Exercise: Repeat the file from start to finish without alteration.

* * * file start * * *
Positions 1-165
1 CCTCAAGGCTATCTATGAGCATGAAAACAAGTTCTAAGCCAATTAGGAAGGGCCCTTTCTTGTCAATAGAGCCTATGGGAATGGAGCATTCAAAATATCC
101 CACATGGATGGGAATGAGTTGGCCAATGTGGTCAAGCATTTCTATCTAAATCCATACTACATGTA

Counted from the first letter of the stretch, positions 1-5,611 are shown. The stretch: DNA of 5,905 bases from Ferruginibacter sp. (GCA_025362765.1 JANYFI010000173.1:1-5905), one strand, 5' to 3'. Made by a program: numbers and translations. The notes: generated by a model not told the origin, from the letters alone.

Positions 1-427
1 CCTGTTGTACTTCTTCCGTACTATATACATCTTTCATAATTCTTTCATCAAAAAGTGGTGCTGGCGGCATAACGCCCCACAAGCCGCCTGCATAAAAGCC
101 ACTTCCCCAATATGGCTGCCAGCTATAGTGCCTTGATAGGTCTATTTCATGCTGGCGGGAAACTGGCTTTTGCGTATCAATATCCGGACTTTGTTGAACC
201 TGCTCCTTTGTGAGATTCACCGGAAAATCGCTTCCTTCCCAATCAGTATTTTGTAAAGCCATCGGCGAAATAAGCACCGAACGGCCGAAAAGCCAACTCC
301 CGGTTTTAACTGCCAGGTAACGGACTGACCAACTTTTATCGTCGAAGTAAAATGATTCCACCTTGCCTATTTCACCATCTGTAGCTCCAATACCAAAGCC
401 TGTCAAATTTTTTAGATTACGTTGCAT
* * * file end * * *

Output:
Positions 1-165
1 CCTCAAGGCTATCTATGAGCATGAAAACAAGTTCTAAGCCAATTAGGAAGGGCCCTTTCTTGTCAATAGAGCCTATGGGAATGGAGCATTCAAAATATCC
101 CACATGGATGGGAATGAGTTGGCCAATGTGGTCAAGCATTTCTATCTAAATCCATACTACATGTA

Counted from the first letter of the stretch, positions 1-5,611 are shown. The stretch: DNA of 5,905 bases from Ferruginibacter sp. (GCA_025362765.1 JANYFI010000173.1:1-5905), one strand, 5' to 3'. Made by a program: numbers and translations. The notes: generated by a model not told the origin, from the letters alone.

Positions 1-427
1 CCTGTTGTACTTCTTCCGTACTATATACATCTTTCATAATTCTTTCATCAAAAAGTGGTGCTGGCGGCATAACGCCCCACAAGCCGCCTGCATAAAAGCC
101 ACTTCCCCAATATGGCTGCCAGCTATAGTGCCTTGATAGGTCTATTTCATGCTGGCGGGAAACTGGCTTTTGCGTATCAATATCCGGACTTTGTTGAACC
201 TGCTCCTTTGTGAGATTCACCGGAAAATCGCTTCCTTCCCAATCAGTATTTTGTAAAGCCATCGGCGAAATAAGCACCGAACGGCCGAAAAGCCAACTCC
301 CGGTTTTAACTGCCAGGTAACGGACTGACCAACTTTTATCGTCGAAGTAAAATGATTCCACCTTGCCTATTTCACCATCTGTAGCTCCAATACCAAAGCC
401 TGTCAAATTTTTTAGATTACGTTGCAT